One day by the bedside of a dying saint in Alberta, Canada, I read the words of the 23rd Psalm. Within three hours of reading with him he passed into the presence of the Lord. As the words were quietly repeated, “Yea, though I walk through the valley of the shadow of death, I will fear no evil, for Thou art with me” the dying saint stirred a little, and softly murmured, “Precious experience!” Two days later as his remains were laid to rest one of the mourners was heard to remark, “That was a funeral with the sting of death removed.”

Beloved saint, can we fear while He is ever near?

(5) He Watches For His Image.

How does the refiner know there has been sufficient heat? One gold refiner, when asked this, simply replied, “When he sees his own reflection.” Once he sees this the furnace has served its purpose.

“Let us make man in our image” expresses the heart of God and man. (Genesis 1:26). That image was terribly defaced by sin, so that it is only in the man, redeemed from sin by the blood of Christ and indwelt by the Holy Spirit, in whom the image and likeness of God may be seen. This is God’s great, eternal purpose for His spiritual family. “For whom He did foreknow, He also did predestinate to be conformed to the image of His Son, that He might be the firstborn among many brethren” (Romans 8:29). This conformity is even now a process in the life of the believer. “But we all, with open face beholding as in a glass the glory of the Lord, are changed into the same image from glory to glory, even as by the Spirit of the Lord” (2 Corinthians 3:18). Chastening, as we have noticed, is a means to this end.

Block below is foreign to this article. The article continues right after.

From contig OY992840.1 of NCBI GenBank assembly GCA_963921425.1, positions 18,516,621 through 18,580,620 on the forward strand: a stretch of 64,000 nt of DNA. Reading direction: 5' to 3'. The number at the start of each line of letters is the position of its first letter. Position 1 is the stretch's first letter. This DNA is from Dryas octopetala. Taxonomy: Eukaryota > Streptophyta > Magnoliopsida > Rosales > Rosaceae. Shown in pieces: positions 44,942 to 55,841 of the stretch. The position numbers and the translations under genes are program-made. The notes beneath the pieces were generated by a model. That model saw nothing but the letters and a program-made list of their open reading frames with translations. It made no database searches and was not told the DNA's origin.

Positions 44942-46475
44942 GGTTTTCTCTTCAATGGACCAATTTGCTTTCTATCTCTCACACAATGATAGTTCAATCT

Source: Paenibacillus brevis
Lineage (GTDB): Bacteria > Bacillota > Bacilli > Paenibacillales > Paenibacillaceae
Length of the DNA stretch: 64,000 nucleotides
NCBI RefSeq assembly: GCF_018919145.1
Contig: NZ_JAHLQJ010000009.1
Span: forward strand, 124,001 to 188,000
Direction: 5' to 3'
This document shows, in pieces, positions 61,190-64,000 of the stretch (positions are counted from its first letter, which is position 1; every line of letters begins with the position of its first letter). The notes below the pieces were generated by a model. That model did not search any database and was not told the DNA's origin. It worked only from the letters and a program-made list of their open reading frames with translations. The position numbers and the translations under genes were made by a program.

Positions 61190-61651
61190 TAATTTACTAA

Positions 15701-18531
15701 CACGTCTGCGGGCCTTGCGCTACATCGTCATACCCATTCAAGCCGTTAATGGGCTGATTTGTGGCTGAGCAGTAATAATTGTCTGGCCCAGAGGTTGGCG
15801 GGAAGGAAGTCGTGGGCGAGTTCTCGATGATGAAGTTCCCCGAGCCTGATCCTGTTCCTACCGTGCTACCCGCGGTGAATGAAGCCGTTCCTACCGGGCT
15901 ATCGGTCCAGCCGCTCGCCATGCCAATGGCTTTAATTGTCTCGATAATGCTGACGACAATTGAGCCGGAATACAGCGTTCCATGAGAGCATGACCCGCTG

I think it may be safely stated that the developed Christ-life cannot be produced apart from suffering. Paul writes, “That I may know Him and the power of His resurrection, and the fellowship of His sufferings, being made conformable unto His death” (Philippians 3:10). To the Corinthians he wrote, “Always bearing about in the body the dying of the Lord Jesus, that the life also of Jesus might be made manifest in our body For we which live are alway delivered unto death for Jesus’ sake, that the life also of Jesus might be made manifest in our mortal flesh” (2 Corinthians 4:10, 11).